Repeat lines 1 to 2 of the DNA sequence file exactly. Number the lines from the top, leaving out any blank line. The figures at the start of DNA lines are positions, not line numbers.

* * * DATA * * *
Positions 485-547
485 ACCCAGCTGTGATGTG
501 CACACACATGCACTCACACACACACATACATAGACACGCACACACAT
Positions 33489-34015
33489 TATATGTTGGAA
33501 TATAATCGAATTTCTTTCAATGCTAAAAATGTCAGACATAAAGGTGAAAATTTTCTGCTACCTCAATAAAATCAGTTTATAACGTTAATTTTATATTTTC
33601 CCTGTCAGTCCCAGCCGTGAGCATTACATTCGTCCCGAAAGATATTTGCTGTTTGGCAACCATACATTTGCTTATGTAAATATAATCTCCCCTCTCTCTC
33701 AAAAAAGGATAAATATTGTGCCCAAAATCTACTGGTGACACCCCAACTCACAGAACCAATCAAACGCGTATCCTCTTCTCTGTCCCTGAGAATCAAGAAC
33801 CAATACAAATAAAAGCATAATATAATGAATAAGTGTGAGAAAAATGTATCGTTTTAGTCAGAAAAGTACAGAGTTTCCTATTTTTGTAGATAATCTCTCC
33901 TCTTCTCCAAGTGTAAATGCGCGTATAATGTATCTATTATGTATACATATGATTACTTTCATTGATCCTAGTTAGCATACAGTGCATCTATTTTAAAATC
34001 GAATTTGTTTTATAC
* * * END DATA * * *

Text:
Positions 485-547
485 ACCCAGCTGTGATGTG